However, from what I’ve seen from attending these meetings over the last couple of weeks, I’m not worried about having to dissolve a committee.

Yesterday, at the Human Rights Committee meeting, Brother Luke Klassen stated, “I got involved with this committee to do something.” That may not be an exact quote and I hope Brother Klassen doesn’t mind me misquoting him, but I think I captured the sentiment of what he said. I’m sharing it because I like that kind of attitude. He put his hand up because he wanted to do something. Let’s do things! Doing stuff is better than being idle. 

We have more committee meetings scheduled for the next couple of weeks, and I’ll make sure to give them an idea to get them rolling, and I’ll be following up a lot this year.



Last week, I mentioned the local will be hosting Local Convention sometime in late summer. At that local event, we will be debating constitutional resolutions that will get scrapped or moved on to the regional level. 

But how do we create resolutions for that event? We write them!

If you want to learn about how to write resolutions or just learn what they are about, I encourage you to attend a resolution writing workshop on June 16th. I’ll be hosting it, it will be open to CUPW members from coast to coast, and because of time zones and work schedules, I may host more than this one. I’m even making a Power Point presentation for this, and I don’t even want to tell you how excited I am for that. I know that makes me seem like a huge nerd, but what can I do? I’m actually excited about a Power Point presentation. Sigh. Will it be as good as the 70-slide Power Point I created to explain how to watch football to my partner? Maybe! You’ll have to attend the workshop to find out. 

If you’re really keen, message me at to get some ideas about what you could start writing resolutions about. And crack the constitution and give some of it a read. You can write resolutions on our rules (white pages) or our policies (yellow pages).

The union needs good ideas. It is built by the members, and is a reflection of what the members have wanted for themselves. You have the chance to build it into something you want it to be, and this is one of the ways you can do just that.

Hey, complaining about the union is one thing. Working to improve it is another. The door is open, and you get to choose if you walk through or not.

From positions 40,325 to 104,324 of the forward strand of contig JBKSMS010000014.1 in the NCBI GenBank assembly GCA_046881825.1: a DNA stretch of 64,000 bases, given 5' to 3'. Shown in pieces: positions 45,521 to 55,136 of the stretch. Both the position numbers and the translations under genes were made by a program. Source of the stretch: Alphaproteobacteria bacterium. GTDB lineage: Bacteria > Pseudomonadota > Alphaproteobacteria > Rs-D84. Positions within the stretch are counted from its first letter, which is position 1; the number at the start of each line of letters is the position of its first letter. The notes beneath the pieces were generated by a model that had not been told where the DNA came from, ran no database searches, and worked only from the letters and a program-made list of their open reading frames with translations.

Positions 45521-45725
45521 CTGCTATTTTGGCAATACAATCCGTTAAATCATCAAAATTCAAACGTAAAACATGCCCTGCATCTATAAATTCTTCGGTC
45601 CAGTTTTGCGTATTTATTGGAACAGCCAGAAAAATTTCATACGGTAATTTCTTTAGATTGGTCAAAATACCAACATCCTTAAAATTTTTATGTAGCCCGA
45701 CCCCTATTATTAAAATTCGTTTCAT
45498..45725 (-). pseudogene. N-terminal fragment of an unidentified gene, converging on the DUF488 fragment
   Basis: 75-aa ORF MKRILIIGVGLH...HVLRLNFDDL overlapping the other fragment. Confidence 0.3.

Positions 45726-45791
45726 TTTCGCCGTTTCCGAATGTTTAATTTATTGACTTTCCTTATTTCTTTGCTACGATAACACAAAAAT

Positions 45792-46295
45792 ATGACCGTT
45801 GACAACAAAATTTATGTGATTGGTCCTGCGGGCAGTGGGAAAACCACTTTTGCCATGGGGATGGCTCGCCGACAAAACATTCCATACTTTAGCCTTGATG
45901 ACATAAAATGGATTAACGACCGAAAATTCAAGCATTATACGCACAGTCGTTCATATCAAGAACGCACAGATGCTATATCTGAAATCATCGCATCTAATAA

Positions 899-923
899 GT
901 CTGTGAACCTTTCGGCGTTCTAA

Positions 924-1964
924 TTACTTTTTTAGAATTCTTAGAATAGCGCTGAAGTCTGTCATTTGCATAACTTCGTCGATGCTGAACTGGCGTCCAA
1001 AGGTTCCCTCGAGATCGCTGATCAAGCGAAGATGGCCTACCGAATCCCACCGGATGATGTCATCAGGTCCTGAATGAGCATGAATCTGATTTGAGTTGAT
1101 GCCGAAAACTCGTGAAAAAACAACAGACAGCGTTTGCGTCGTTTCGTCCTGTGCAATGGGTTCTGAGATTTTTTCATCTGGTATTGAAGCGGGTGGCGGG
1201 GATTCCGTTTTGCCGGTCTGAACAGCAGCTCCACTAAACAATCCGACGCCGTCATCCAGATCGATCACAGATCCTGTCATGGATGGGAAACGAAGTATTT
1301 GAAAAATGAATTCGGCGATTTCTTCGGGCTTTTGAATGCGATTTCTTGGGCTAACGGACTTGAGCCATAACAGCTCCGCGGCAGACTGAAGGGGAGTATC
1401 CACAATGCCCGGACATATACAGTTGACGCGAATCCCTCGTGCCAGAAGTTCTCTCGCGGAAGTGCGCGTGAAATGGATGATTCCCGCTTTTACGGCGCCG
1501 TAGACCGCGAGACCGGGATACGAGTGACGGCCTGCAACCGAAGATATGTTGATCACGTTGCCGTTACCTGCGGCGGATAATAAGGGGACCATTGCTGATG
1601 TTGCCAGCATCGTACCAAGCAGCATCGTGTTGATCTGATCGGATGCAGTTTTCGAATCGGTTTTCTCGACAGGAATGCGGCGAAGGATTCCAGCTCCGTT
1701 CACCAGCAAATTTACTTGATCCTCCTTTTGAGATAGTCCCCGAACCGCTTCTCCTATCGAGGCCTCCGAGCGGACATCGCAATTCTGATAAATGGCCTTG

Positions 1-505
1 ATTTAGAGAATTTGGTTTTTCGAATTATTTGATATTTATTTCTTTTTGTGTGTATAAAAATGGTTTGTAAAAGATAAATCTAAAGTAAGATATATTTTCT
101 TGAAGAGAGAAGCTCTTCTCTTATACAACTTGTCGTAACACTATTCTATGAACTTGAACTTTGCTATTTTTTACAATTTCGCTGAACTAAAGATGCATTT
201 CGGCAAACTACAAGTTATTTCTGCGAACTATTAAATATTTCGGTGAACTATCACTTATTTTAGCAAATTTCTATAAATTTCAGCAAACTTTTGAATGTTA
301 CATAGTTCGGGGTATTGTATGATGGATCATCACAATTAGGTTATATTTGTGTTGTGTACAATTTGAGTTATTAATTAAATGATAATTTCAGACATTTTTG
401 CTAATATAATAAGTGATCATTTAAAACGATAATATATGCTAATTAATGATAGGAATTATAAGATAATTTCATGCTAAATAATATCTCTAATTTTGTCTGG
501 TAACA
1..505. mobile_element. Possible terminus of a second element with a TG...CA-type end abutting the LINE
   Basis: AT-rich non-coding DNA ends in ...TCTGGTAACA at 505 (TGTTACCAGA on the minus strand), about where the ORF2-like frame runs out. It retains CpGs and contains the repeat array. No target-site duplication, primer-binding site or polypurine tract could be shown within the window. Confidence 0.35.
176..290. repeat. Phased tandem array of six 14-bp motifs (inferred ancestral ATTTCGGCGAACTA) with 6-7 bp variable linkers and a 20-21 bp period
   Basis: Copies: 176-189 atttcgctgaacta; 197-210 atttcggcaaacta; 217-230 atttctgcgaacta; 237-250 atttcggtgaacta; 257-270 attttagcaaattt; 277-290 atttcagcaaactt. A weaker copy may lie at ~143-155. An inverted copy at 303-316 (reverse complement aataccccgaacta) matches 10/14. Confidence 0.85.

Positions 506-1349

Applications for Taking Back Our Workfloor are coming in at a steady clip. I’ll be visiting many more work floors looking for the students in that class, maybe even putting an application form directly into your hand. Look for application forms at work, or email your interest in attending to

Train the Trainer (June 23rd) and Taking Back Our Workfloor (June 24th) will be hosted at the Viscount Gort Hotel, and lunch will be provided. You will not have to use a personal day for these events, participants will be booked off from work and receive a day’s wages. There is a reimbursement agreement between the corporation and the union; you won’t even receive a second cheque, the pay will just appear on your pay stub as normal. Except for temps. Temps are different. 

Keep the applications coming in. We are not going to be able to host everyone in this first class, but if interest is high (and it currently is) we will run another class soon. 

There is a general membership meeting on Wednesday, June 8th at 7:00 p.m. You must register for this meeting before you can attend. Here’s the registration link:

The July general membership meeting will be on Zoom, but in September, we are going to switch back to in-person meetings.

The local office has a bit of an issue, and this presents a bit of an opportunity for you. We have a building committee that is looking at new office spaces. Currently, there are a lot of good office spaces available in the city and the current office we have is not adequate in a few ways. The windows don’t open, there was a mouse problem in the winter, and the rent is too high.

But the local also has a lot of old paper documents and an excellent computer server with terabytes for days.

We need folks to come in and help us with some digital archiving. If you’re interested in doing some data entry for the local, email me. It’s a big project that will likely take two or three weeks to complete, and we may have a few applicants. Good luck!


That’s about it for this week, 856. Sorry this report is coming late, I just had a heckuva week, but it did all happen. Enjoy the weekend, you earned it.



2022 General Membership Meeting Schedule

Wednesday, June 8th, 7:00 p.m.

*Meeting schedule subject to change due to living in a difficult-to-predict world.
Email to receive a registration form.

Copyright © 2021 Canadian Union of Postal Workers Local 856.
All rights reserved.

The Winnipeg local is Located at:
207-83 Sherbrook Street Winnipeg, MB R2C 2B2

Call us at: 204.942.6323

Our mailing address is:
Box 62 Winnipeg, MB R3C 2G1

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Canadian Union of Postal Workers · 83 Sherbrook Street · Suite 207 · Winnipeg, Mb R3C 2B2 · Canada